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Zoom growth explodes amid the global coronavirus crisis.

Zoom Video Communications Inc. raised its full-year outlook for sales after they more than doubled in the first quarter, as a surge in users working remotely during the coronavirus pandemic turned the video-chat app into one of the go-to tools for people quarantined at home.

Zoom on Tuesday reported first-quarter sales of $328.2 million, up 169% from a year earlier, and posted a profit of $27 million. Analysts surveyed by FactSet had expected sales of $203.5 million and net income of $3.2 million for the quarter ended April 30.

For San Jose, Calif.-based Zoom, the new virus has been both a boom and burden. The pandemic has raised the company’s profile, but also has exposed security and safety shortcomings that nine-year-old Zoom now is rushing to address. The boost in popularity has put Zoom in the battle for how businesses work remotely, pitting the company against far-larger rivals such as Microsoft Corp.

“The COVID-19 crisis has driven higher demand for distributed, face-to-face interactions and collaboration using Zoom,” Chief Executive Eric Yuan said in a written statement, referring to the disease caused by the virus. “Use cases have grown rapidly as people integrated Zoom into their work, learning, and personal lives.”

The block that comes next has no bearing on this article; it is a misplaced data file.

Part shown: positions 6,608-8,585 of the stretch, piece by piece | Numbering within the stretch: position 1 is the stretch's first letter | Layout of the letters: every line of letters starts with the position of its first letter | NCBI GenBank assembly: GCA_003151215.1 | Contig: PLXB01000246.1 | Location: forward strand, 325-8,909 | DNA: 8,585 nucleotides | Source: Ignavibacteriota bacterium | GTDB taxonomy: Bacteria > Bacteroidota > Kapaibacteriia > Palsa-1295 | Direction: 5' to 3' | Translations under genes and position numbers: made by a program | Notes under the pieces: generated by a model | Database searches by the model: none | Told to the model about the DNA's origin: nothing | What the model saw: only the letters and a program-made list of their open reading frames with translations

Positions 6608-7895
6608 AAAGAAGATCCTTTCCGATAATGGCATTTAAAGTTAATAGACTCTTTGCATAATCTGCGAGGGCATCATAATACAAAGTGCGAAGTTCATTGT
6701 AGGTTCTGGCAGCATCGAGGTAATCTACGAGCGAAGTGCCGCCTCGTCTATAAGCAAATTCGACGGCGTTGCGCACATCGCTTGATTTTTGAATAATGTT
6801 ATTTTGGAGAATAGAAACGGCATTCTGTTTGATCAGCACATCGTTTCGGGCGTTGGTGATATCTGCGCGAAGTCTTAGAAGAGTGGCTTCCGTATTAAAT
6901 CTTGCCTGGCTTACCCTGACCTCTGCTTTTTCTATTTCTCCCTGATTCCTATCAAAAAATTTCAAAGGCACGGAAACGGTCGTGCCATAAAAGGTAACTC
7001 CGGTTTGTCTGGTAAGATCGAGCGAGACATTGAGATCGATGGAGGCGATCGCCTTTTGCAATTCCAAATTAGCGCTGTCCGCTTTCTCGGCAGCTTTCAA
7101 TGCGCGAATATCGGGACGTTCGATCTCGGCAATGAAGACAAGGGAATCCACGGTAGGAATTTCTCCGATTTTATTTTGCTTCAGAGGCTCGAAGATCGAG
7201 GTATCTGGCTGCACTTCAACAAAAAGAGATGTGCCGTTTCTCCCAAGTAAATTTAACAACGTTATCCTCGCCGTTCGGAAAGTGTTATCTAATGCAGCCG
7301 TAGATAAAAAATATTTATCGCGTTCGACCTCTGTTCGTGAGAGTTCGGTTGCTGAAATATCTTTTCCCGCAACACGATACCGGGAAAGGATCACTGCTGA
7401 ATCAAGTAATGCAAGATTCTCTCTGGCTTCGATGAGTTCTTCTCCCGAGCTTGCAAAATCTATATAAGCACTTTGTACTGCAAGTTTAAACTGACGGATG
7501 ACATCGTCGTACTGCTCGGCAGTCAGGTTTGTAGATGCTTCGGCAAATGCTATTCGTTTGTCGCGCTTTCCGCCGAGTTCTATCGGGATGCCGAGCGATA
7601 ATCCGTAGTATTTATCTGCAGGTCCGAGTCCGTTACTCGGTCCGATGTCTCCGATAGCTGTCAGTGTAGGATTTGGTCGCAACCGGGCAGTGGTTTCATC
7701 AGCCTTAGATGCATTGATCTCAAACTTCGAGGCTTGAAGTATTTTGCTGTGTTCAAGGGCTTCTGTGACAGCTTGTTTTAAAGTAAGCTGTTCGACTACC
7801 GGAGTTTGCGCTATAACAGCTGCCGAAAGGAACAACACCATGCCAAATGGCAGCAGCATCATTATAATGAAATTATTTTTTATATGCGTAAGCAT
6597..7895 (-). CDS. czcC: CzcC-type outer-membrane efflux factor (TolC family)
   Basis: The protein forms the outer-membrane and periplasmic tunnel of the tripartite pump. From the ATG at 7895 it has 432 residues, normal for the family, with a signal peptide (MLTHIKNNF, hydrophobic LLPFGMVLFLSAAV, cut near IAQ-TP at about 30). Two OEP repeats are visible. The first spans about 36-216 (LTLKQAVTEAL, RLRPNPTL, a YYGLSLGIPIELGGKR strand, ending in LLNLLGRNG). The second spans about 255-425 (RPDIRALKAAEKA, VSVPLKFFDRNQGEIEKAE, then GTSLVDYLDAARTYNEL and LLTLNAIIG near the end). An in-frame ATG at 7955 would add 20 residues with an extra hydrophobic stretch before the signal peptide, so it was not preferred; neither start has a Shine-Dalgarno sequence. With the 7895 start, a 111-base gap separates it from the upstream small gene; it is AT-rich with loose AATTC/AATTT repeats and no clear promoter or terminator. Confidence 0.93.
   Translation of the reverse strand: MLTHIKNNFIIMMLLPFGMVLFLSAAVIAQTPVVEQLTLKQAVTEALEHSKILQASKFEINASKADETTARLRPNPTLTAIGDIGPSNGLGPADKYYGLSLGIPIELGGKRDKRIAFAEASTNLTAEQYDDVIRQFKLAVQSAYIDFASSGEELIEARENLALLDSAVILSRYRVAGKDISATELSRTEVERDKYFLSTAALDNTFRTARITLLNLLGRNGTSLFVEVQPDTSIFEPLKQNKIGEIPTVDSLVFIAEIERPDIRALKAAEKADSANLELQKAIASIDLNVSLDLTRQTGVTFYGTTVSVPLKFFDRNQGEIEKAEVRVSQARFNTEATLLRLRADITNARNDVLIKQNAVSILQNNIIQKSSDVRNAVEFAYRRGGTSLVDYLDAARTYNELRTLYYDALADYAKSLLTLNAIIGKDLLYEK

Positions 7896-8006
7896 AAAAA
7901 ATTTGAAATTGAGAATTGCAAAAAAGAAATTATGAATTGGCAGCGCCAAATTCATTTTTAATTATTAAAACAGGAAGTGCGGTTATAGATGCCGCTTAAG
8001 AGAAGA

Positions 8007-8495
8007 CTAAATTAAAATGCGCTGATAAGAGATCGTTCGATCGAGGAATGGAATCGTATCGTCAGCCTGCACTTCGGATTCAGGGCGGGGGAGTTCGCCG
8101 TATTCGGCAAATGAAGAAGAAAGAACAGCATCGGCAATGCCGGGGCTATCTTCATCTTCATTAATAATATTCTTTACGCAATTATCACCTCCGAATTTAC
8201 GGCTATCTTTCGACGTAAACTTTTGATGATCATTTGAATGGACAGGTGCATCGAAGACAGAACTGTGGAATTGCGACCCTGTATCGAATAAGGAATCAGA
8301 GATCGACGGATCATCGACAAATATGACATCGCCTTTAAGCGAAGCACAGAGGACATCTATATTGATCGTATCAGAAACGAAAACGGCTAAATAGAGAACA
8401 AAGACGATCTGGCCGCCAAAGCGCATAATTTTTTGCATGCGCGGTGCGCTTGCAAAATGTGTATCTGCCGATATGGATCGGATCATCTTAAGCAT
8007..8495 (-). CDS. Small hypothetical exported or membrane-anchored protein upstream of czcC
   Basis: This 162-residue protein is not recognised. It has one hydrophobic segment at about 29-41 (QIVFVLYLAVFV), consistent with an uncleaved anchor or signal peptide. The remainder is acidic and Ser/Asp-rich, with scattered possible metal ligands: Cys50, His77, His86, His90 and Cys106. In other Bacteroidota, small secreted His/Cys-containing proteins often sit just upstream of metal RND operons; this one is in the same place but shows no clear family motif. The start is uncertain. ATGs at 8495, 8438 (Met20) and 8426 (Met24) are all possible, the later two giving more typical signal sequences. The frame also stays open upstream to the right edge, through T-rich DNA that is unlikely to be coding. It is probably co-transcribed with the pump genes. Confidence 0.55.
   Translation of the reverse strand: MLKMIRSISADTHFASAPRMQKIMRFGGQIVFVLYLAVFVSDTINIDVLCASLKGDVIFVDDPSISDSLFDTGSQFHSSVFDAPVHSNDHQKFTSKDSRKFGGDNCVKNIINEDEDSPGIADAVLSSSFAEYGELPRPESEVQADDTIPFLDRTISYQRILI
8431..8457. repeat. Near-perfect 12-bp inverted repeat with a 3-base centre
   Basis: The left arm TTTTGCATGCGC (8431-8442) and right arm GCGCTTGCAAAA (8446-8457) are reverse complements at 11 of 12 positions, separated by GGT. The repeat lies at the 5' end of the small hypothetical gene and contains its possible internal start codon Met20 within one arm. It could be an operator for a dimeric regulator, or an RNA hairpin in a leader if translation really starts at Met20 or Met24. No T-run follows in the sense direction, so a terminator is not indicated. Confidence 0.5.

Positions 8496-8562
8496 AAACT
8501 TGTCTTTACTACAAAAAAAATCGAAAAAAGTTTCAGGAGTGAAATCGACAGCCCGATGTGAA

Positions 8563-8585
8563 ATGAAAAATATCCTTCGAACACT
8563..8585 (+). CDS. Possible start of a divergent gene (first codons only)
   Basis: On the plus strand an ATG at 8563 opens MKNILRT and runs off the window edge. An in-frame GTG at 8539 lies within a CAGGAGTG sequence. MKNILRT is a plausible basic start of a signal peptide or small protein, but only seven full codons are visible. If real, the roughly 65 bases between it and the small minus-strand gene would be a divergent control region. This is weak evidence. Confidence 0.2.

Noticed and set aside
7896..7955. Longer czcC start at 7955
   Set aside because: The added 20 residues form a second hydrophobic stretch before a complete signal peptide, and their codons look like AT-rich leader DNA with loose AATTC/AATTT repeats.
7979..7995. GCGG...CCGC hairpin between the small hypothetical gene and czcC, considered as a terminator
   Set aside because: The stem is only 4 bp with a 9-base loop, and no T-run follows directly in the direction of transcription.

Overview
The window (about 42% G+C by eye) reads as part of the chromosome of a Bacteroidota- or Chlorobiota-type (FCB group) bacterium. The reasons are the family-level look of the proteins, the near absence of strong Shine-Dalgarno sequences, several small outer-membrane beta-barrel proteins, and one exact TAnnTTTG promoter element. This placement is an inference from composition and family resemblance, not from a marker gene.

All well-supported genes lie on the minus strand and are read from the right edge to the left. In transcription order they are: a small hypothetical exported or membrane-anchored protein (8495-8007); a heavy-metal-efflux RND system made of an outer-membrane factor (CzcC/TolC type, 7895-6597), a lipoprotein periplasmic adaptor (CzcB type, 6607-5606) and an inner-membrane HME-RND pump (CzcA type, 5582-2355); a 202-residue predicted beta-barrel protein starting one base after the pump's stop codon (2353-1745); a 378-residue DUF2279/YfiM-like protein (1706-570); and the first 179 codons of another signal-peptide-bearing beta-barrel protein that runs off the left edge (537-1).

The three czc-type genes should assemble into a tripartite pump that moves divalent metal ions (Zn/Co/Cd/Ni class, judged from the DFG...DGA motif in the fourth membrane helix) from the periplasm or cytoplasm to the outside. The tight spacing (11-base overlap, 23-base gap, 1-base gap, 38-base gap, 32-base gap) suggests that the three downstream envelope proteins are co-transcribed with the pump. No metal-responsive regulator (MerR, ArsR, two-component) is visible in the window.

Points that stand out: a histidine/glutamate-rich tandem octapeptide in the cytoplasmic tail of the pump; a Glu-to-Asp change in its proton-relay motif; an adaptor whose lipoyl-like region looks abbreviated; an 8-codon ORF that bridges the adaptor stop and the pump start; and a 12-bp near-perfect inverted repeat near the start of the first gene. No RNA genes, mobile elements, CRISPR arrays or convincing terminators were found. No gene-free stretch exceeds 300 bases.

Zoom said the number of its most lucrative customers had swelled to 90% compared with a year earlier. A broader measure of paying customers, those with more than 10 employees, more than quadrupled year-over-year.

The pandemic has fueled investor appetite in Zoom, with the company’s shares more than tripling this year and the stock climbing to a record Tuesday before the company posted its latest results. The stock, which ended the day 1.9% higher, was up about 2% in after-hours trading following the earnings report.

Zoom said sales are likely to continue to advance and reach between $495 million and $500 million in the current quarter, also topping Wall Street forecasts. Sales for the full year, it said, are likely to be roughly $1.78 billion to $1.8 billion, reflecting demand for remote work. That tops the company’s March outlook of $905 million to $915 million, issued before the scale of the pandemic’s impact on businesses became clear.

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